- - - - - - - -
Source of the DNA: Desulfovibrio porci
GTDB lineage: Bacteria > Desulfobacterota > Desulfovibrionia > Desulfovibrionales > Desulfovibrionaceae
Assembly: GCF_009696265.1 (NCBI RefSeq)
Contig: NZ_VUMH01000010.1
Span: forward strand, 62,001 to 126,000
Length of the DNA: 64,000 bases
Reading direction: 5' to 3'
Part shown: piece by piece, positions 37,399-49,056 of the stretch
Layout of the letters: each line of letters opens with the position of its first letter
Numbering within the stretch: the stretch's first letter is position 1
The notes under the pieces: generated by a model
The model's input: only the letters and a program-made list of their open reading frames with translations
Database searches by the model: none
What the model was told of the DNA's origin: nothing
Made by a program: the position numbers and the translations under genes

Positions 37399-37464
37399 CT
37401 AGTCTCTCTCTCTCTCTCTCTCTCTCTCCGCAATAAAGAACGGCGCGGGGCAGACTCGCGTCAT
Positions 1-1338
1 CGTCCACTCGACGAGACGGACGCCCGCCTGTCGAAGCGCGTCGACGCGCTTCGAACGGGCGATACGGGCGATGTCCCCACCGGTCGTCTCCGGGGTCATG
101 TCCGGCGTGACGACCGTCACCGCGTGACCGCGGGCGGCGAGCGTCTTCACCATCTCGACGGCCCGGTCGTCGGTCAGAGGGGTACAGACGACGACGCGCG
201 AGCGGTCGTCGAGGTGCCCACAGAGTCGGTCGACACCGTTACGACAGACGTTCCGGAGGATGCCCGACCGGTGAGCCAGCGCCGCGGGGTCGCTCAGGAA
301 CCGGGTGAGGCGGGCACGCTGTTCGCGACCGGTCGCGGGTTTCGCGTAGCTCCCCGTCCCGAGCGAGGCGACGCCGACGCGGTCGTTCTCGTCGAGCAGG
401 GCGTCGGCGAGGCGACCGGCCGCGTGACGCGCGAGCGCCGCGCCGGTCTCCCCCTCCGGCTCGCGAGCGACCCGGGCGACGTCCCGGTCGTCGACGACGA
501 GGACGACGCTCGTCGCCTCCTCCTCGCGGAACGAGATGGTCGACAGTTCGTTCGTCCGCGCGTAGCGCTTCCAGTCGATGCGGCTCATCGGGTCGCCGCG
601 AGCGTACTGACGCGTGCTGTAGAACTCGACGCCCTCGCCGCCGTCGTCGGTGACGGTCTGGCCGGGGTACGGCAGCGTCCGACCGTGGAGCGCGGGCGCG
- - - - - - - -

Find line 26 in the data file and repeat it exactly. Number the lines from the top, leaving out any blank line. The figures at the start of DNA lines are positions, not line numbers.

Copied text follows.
601 AGCGTACTGACGCGTGCTGTAGAACTCGACGCCCTCGCCGCCGTCGTCGGTGACGGTCTGGCCGGGGTACGGCAGCGTCCGACCGTGGAGCGCGGGCGCG